On National Women & Girls HIV/AIDS Awareness Day (NWGHAAD), Marissa, Marnina, and Kneeshe talk with Greater Than AIDS about living and thriving with HIV, the changing epidemic, and what they want others to know.
On National Women & Girls HIV/AIDS Awareness Day (NWGHAAD), Marissa, Marnina, y Kneeshe talk with Greater Than AIDS about living and thriving with HIV, the changing epidemic, and what they want others to know.
“Thankfully, my doctor was very proactive in making sure that testing was always part of my regular routine care.”
Because her doctor made HIV testing a part of her routine health care, Marissa was diagnosed early and connected to care quickly. With ongoing treatment she has been able to achieve an undetectable viral load, which means she stays healthy and she also won’t pass the virus to partners.
Marissa explains, “Viral load is the HIV virus and CD4 are the helper cells, your white blood cells, that fight off any kind of infection. What that medication does is it helps to bring back your CD4 count while decreasing the amount of virus that’s in your body.”
While treatment has kept her physically healthy, Marissa acknowledges it hasn’t always been easy. She experienced depression after her diagnosis. “Therapy was not one of those things that were talked about in our family or culturally.” When she was able to sit down with a therapist, it was a huge weight lifted off, “I felt like I wasn’t holding a secret anymore.”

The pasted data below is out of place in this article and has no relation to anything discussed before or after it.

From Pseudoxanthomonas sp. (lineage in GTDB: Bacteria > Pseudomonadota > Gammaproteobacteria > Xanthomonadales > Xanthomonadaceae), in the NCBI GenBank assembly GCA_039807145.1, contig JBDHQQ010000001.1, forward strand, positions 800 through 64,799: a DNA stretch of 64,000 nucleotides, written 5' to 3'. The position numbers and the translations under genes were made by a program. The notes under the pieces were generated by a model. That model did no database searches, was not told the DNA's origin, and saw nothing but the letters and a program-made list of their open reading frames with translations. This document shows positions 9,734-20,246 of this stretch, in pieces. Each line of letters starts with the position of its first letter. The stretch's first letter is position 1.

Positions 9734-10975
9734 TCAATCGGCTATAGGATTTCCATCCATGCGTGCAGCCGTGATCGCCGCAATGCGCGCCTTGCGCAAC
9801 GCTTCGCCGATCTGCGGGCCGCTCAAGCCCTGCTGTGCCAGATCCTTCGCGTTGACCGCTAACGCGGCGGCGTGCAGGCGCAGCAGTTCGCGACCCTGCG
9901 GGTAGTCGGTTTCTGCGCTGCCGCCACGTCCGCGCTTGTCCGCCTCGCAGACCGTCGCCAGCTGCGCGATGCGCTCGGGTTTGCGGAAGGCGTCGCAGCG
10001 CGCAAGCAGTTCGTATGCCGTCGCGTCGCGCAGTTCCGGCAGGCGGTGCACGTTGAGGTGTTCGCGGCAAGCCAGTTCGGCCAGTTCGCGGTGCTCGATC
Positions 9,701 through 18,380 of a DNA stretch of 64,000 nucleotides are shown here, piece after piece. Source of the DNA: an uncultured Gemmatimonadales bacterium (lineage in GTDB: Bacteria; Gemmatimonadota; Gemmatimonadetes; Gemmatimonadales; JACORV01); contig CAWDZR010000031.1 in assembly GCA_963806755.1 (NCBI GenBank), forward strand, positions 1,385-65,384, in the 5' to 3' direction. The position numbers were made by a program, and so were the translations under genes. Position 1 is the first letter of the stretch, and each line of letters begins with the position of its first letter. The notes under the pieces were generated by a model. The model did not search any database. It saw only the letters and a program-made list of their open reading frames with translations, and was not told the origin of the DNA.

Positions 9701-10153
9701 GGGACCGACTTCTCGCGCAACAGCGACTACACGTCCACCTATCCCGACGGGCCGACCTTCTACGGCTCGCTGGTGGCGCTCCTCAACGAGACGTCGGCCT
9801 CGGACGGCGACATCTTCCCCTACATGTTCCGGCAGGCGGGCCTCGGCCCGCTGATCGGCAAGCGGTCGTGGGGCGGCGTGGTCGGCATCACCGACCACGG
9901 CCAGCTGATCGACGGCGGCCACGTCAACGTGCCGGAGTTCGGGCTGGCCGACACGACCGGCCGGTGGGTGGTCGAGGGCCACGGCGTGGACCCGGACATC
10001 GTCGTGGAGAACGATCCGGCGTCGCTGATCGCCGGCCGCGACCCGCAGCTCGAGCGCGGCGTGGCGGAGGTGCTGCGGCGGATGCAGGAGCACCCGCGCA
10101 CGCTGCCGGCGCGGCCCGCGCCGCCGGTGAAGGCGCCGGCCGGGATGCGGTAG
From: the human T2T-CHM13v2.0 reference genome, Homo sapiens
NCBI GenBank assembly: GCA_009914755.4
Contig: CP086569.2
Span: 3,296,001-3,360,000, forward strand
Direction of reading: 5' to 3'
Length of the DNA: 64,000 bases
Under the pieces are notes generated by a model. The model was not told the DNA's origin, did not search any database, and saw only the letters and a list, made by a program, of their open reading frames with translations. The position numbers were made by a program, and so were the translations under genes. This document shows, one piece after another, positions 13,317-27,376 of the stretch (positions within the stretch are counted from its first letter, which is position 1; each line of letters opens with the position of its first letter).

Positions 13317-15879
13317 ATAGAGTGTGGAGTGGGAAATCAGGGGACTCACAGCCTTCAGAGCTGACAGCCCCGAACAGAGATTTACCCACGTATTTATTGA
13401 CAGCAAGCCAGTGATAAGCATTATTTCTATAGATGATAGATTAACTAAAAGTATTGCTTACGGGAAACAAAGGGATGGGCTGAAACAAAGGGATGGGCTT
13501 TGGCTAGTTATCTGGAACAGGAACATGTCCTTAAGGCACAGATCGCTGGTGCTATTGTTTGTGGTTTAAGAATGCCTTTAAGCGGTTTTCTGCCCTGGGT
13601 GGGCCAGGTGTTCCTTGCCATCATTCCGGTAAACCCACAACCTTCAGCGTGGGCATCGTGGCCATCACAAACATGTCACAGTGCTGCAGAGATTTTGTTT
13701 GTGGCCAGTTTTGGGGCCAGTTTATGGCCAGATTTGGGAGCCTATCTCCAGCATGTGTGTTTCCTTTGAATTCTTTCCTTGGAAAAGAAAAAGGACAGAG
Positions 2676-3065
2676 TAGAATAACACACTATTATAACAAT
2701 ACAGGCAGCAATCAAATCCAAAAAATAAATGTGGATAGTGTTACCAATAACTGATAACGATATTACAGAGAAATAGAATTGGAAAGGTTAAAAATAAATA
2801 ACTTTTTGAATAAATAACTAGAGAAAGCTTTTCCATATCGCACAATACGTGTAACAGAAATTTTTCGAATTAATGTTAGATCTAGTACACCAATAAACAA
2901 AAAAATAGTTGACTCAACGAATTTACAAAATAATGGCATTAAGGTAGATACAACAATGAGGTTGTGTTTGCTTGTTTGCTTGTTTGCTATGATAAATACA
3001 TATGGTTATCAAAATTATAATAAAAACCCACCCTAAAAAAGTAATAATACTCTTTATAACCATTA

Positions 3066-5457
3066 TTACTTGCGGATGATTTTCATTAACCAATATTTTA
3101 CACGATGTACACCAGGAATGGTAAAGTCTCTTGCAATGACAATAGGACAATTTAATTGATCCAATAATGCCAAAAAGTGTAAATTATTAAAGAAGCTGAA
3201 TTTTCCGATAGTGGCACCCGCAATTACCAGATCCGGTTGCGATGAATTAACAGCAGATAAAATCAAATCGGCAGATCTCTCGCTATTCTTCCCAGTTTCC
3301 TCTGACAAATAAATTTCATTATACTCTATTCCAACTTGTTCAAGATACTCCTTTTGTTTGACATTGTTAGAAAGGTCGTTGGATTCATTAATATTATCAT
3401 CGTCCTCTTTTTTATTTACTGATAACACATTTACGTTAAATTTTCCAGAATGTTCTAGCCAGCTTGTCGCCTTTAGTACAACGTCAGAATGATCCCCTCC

“Just talking about all the emotions of not only being diagnosed with HIV but being in a toxic relationship, not having self-love, not knowing my worth, not making informed decisions,” she says, was life altering.
Marnina also struggled with feelings of shame after learning she was living with HIV. “It was a lot of guilt I was putting on myself.” Once she was connected to a mental health therapist, she was able to focus on the medical treatment that keeps her physically healthy.
“Having a health care team that was able to address my depression, able to address my anxiety, propelled me to be able to address my HIV diagnosis.”
Now, living with HIV is just part of her life. Marnina says with a big smile on her face, “I have friends, I have a partner, I have a son, I go to school, I work, and I take a pill to manage my HIV.”
In speaking out, Marnina hopes to encourage more women, in particular women of color, to join her in eradicating the stigma of HIV.
“I believe you can win regardless of a diagnosis.”
Kneeshe has been living with HIV for more than 20 years. She has seen first-hand how much has changed since those early days. She keeps her HIV in check by taking antiretroviral medication every day as prescribed.
“I feel amazing today. When I go and get my labs they let me know each and every time that I’m still undetectable and that my CD4 count is doing well.”
Accessing care can be a challenge, especially for those without insurance. Kneeshe worried in the beginning how she would pay for her medications. Getting connected to the Ryan White HIV/AIDS Program, as she puts it, “basically saved my life.”
She explains the program, which works with states, cities, and counties, is set up to help people with HIV who need help, whether it’s paying for medication and labs, or other needs, such as dental, food, transportation, and mental health.
“If it had not been for the Ryan White services I would not be where I am today.”
The women also talk about PrEP – the pill to prevent HIV – and why women need to know about it.
Marissa explains, “PrEP is something that is taken on a day-to-day basis to prevent HIV. So, similar to birth control, you just take a pill a day and it reduces your chances of becoming HIV positive.”
PrEP empowers women to take control of their health, and it’s an option Marnina wants all women to have. “It’s something that you could just take for yourself to make sure that you are protecting yourself and make sure you stay empowered.”
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